The VIEW from here

People say the darndest things

Gary Gould — Managing Editor

Gary Gould — Managing Editor

When people talk I try to listen. It’s my job to listen, really, but even when I’m not on the clock I make an effort to tune in and hear what they are saying.

Sure, I have my moments when I’m zoned out, or maybe I don’t hear something right and I’m not able to interpret it properly when I report it, but for the most part I’m a listener.

I walked in on an unusual conversation recently and found it to be one of those awkward moments when you really can’t say anything — you just have to listen.

A gentleman was speaking to someone in the law enforcement profession about registering something. I figured it must be a gun because what else do you have to register with the police?

But as the conversation continued, the gentleman said: “When I told her I was moving to (city name changed to protect the innocent) she said ‘that’s where all the sex offenders live’ and I said, ‘well then I should be right at home’.”

I forgot more than firearms need to be registered with the local police — and it’s good to know all the sex offenders are apparently living in one place, making it easier to keep an eye on them.

Another conversation I was recently privy to, and ultimately took part in, was a discussion at a get-together with my girlfriend’s family about snoring. The discussion started out about someone’s loud, deep snoring keeping others awake and turned to how people snore differently.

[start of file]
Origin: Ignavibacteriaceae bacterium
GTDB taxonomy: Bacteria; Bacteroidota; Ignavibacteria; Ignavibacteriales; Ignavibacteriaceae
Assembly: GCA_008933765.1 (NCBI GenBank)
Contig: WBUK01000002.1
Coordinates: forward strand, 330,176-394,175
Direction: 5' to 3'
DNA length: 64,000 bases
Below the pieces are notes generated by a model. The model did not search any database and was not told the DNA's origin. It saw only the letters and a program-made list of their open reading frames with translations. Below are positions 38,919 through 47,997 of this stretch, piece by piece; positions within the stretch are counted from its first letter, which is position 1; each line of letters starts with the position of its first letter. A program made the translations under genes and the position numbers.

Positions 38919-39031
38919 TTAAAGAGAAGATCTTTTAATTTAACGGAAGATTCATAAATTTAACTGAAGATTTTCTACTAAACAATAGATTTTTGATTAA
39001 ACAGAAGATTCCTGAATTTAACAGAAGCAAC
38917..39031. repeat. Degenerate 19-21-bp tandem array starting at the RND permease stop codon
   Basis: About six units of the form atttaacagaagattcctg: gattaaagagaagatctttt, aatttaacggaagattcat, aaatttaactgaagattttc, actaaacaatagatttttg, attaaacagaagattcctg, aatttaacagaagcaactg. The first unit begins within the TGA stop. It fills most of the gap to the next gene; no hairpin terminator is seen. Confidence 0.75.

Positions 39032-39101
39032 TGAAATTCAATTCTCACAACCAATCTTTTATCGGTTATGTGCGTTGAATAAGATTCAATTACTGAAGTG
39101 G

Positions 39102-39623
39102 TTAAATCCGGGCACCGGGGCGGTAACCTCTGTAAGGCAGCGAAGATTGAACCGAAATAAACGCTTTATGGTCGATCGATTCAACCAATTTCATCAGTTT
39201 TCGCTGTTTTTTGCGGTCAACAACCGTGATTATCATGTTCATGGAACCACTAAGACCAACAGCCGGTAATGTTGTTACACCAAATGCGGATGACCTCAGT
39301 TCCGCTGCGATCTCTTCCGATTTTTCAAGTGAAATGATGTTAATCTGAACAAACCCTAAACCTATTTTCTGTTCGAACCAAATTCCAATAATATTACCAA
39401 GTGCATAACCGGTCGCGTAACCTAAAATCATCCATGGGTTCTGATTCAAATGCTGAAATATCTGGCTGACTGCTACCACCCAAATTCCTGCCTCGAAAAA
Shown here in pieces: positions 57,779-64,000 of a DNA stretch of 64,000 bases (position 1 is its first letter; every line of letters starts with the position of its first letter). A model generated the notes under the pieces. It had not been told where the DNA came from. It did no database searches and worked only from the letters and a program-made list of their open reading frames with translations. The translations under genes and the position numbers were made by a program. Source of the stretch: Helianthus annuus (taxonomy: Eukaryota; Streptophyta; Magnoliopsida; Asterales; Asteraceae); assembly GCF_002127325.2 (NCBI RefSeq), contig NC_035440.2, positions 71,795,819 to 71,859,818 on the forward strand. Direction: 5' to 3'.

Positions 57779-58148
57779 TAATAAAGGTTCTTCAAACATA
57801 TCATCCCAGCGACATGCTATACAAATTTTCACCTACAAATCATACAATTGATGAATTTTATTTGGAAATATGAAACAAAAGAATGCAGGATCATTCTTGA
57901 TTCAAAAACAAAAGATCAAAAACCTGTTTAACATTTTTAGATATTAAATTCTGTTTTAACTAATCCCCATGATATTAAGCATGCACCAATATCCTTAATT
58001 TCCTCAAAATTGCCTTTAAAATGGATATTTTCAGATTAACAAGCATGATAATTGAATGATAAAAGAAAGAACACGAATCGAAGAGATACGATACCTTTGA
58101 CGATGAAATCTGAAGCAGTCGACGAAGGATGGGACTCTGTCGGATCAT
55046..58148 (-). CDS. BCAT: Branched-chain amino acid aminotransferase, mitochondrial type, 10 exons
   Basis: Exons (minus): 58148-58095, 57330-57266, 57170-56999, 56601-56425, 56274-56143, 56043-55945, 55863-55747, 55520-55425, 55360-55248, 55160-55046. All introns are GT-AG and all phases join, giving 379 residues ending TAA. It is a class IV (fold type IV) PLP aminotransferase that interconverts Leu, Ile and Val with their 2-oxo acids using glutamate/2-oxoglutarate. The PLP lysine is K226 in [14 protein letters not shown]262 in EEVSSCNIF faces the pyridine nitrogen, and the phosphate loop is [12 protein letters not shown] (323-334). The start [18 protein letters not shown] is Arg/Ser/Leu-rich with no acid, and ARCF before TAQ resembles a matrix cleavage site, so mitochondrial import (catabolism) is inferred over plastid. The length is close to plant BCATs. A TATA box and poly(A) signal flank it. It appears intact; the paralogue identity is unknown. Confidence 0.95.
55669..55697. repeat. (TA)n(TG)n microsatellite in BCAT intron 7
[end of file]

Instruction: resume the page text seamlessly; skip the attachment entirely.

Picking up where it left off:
One participant in the conversation described a family member who made puffing sounds when they snored. Another spoke of a whistling snore they’d heard. This brought back fond memories of my own mother who, when she snored, sounded like a teapot.

That is a sound I must say I really miss now that she’s gone, but one I will always remember.

Probably the most uplifting conversation I’ve had recently was with my 9- year-old son, Sam. I took him with me recently to Relay for Life where I was taking pictures for the paper and we were watching the stage at the field from the bleachers.

On the stage an elderly woman was dancing to the music all by herself, having just a wonderful time.

Sam asked me why she was dancing. I told him maybe she was a cancer survivor who was just celebrating life, or she had lost someone to the disease and was dancing to remember them, or maybe she was just enjoying the music and having a good time because she liked to dance.

There was no doubt you could feel her happiness and you couldn’t help but to smile seeing her there enjoying herself.

Sam watched awhile, then turned to me and said, “She’s so happy. I like seeing people happy dad. It makes me feel happy.”

It made me happy to hear my rough and tumble little boy say something so thoughtful — one of those moments when you realize they are growing up.

And somewhere his Nana, who lost her own fight with cancer six years ago, was watching and probably dancing along. Like Sam, she liked to see people happy too, and I know she loved to dance.

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